Glucose Sensing Molecules Having Selected Fluorescent Properties
Joe H. Satcher, Jr., Stephen M. Lane, Christopher B. Darrow, Douglas R. Cary, Joe Anh Tran
U.S. Patent 6,682,938 B1
January 27, 2004
An analyte-sensing fluorescent molecule that uses intramolecular electron transfer is designed to exhibit selected fluorescent properties in the presence of analytes such as saccharides. The selected fluorescent properties include excitation wavelength, emission wavelength, fluorescence lifetime, quantum yield, photostability, solubility, and temperature or pH sensitivity. The compound has an aryl or a substituted phenyl boronic acid that acts as a substrate recognition component, a fluorescence switch component, and a fluorophore. The fluorophore and switch component are selected so that the free energy for electron transfer is less than about 3.0 kilocalories per mole. Fluorescent compounds are excited at wavelengths greater than 400 nanometers and emit at wavelengths greater than 450 nanometers, which is advantageous for optical transmission through skin. The fluorophore is typically selected from transition metal–ligand complexes and thiazine, oxazine, oxazone, or oxazine-one as well as from anthracene compounds. The fluorescent compound can be immobilized in a glucose-permeable biocompatible polymer matrix and implanted under the skin.

Movement of Particles Using Sequentially Activated Dielectrophoretic Particle Trapping
Robin R. Miles
U.S. Patent 6,685,812 B2
February 3, 2004
Manipulation of DNA and cells or spores using dielectrophoretic (DEP) forces to prepare samples for polymerized chain reaction– (PCR-) based assays for various applications. This manipulation is accomplished by moving particles using sequentially activated DEP particle trapping. DEP forces induce a dipole in particles, so the particles can be trapped in nonuniform fields. The particles can be trapped in the high-field-strength region of one set of electrodes. By switching off this field and switching on an adjacent electrode, particles can be moved down a channel with little or no flow.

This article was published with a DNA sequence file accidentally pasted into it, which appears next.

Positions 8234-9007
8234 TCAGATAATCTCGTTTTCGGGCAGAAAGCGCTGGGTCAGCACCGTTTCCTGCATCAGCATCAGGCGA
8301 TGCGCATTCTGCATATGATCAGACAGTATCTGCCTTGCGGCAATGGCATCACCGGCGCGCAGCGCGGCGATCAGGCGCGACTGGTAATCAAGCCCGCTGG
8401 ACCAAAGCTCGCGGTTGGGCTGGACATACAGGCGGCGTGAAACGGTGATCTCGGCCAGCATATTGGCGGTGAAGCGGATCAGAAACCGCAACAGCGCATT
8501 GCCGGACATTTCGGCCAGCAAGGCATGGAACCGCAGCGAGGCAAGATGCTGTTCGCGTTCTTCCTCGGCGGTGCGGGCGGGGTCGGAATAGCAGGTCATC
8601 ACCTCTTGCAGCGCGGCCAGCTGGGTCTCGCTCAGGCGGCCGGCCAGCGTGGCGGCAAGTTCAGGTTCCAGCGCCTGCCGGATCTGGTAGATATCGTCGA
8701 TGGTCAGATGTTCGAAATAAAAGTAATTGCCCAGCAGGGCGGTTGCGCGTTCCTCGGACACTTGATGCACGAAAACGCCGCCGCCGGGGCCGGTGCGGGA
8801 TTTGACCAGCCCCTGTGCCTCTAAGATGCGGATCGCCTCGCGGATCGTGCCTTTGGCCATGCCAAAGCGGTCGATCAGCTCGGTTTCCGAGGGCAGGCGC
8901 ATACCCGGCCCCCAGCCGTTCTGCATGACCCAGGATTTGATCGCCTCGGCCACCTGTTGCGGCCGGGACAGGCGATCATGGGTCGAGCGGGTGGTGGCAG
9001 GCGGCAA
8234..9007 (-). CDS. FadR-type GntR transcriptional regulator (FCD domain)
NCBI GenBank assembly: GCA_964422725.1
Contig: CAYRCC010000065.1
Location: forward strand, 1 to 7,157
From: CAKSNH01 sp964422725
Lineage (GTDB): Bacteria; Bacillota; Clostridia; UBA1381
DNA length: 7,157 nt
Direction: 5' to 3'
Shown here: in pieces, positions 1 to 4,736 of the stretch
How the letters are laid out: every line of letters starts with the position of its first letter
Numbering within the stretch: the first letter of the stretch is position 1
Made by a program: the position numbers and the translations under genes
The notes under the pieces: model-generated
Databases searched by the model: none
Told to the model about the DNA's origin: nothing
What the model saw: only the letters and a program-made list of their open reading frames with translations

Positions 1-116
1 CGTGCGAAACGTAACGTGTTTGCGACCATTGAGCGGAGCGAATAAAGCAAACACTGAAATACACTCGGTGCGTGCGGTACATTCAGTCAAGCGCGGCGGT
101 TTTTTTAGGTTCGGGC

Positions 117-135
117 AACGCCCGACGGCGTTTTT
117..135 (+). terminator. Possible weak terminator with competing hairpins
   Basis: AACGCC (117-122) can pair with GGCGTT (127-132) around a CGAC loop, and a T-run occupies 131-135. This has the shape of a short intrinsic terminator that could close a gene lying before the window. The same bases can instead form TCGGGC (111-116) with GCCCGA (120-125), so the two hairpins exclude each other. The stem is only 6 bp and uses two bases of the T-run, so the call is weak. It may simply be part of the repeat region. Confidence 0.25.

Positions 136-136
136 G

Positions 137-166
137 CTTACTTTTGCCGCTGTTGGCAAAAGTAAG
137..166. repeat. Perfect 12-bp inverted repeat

Highly-Basic Large-Pore Zeolite Catalysts for NOx Reduction at Low Temperatures
Bernardino M. Penetrante, Raymond M. Brusasco, Bernard T. Merritt, George E. Vogtlin
U.S. Patent 6,685,897 B1
February 3, 2004
A high-surface-area (greater than 600 square meters per gram), large-pore (diameter greater than 0.65 nanometer), basic zeolite with an alkali metal cation-exchanged Y-zeolite structure is used to convert NOx contained in an oxygen-rich engine exhaust to N2 and O2. Preferably, the invention relates to a two-stage method and apparatus for NOx reduction in an oxygen-rich engine exhaust, such as diesel engine exhaust, that includes a plasma oxidative stage and a selective reduction stage. The first stage uses a nonthermal plasma treatment of NOx gases in an oxygen-rich exhaust and is intended to convert NO to NO2 in the presence of O2 and added hydrocarbons. The second stage uses a lean-NOx catalyst including the basic zeolite at relatively low temperatures to convert the NO2 to environmentally benign gases such as N2, CO2, and H2O.

Aerosol Sampling System
Donald A. Masquelier
U.S. Patent 6,688,187 B1
February 10, 2004
A system for sampling air and collecting particulate of a predetermined range of particle sizes. A low-pass section has an opening that is sized to gather the air but exclude particles larger than the sample particles. An impactor section connected to the low-pass section separates the air flow into either a bypass air flow, which does not contain the sample particles, or a product air flow, which does contain the sample particles. A wetted-wall cyclone collector, connected to the impactor section, receives the product air flow and traps the sample particles in a liquid.

Awards



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UCRL-52000-04-5 | May 7, 2004